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Busby v. Cody

United States District Court, D. Nevada

November 13, 2019

CHRISTOPHER BUSBY, Plaintiffs,
v.
LORA CODY, Defendants.

          ORDER (DOCKET NOS. 1-1, 3)

          NANCY J. KOPPE UNITED STATES MAGISTRATE JUDGE

         Pursuant to 28 U.S.C. § 1915, Plaintiff is proceeding in this action pro se and has requested authority to proceed in forma pauperis. Docket No. 3. Plaintiff also submitted a complaint. Docket No. 1-1.

         I. In Forma Pauperis Application

         Plaintiff has submitted the affidavit required by § 1915(a). Docket No. 3. Plaintiff has shown an inability to prepay fees and costs or give security for them. Accordingly, the request to proceed in forma pauperis will be granted pursuant to § 1915(a). The Clerk's Office is INSTRUCTED to file the complaint on the docket. The Court will now review Plaintiff's complaint.

         II. Screening the Complaint

         Upon granting an application to proceed in forma pauperis, courts additionally screen the complaint pursuant to § 1915(e). Federal courts have the authority to dismiss a case if the action is legally “frivolous or malicious, ” fails to state a claim upon which relief may be granted, or seeks monetary relief from a defendant who is immune from such relief. 28 U.S.C. § 1915(e)(2). When a court dismisses a complaint under § 1915, the plaintiff should be given leave to amend the complaint with directions as to curing its deficiencies, unless it is clear from the face of the complaint that the deficiencies could not be cured by amendment. See Cato v. United States, 70 F.3d 1103, 1106 (9th Cir. 1995).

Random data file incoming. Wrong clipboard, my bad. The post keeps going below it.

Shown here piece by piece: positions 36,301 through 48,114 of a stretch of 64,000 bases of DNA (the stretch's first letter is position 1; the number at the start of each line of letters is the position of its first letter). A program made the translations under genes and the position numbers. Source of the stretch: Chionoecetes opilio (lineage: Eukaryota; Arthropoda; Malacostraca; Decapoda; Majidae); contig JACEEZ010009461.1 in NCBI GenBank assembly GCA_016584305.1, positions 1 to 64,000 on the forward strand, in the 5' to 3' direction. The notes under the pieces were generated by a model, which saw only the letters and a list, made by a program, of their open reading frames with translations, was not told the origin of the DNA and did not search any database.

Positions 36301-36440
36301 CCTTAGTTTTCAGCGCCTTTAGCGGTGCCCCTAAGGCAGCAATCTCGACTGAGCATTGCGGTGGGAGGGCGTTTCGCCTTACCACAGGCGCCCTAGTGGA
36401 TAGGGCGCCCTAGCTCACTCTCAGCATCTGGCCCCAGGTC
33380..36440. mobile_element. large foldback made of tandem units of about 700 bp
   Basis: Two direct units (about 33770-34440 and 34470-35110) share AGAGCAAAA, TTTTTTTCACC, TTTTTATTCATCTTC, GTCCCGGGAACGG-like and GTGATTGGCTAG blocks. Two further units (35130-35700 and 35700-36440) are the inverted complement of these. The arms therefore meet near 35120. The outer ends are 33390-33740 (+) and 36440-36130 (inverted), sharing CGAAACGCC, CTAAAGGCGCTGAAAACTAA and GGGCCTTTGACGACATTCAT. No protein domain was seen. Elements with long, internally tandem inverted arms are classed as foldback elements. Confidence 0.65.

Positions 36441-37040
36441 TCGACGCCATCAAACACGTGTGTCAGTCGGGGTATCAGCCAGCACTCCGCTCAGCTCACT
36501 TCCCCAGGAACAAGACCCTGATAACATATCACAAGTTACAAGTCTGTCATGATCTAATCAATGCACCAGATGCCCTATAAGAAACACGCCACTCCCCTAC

Rule 12(b)(6) of the Federal Rules of Civil Procedure provides for dismissal of a complaint for failure to state a claim upon which relief can be granted. Review under Rule 12(b)(6) is essentially a ruling on a question of law. See Chappel v. Lab. Corp. of Am., 232 F.3d 719, 723 (9th Cir. 2000). A properly pled complaint must provide a short and plain statement of the claim showing that the pleader is entitled to relief. Fed.R.Civ.P. 8(a)(2); Bell Atl. Corp. v. Twombly, 550 U.S. 544, 555 (2007). Although Rule 8 does not require detailed factual allegations, it demands “more than labels and conclusions” or a “formulaic recitation of the elements of a cause of action.” Ashcroft v. Iqbal, 556 U.S. 662, 678 (2009) (citing Papasan v. Allain, 478 U.S. 265, 286 (1986)). The Court must accept as true all well-pled factual allegations in the complaint, but the same requirement does not apply to legal conclusions. Iqbal, 556 U.S. at 679. Mere recitals of the elements of a cause of action, supported only by conclusory allegations, do not suffice. Id. at 678. When the claims in the complaint have not crossed the line from conceivable to plausible, the complaint should be dismissed. Twombly, 550 U.S. at 570. Allegations of a pro se complaint are held to less stringent standards than formal pleadings drafted by lawyers. Hebbe v. Pliler, 627 F.3d 338, 342 & n.7 (9th Cir. 2010) (finding that liberal construction of pro se pleadings is required after Twombly and Iqbal).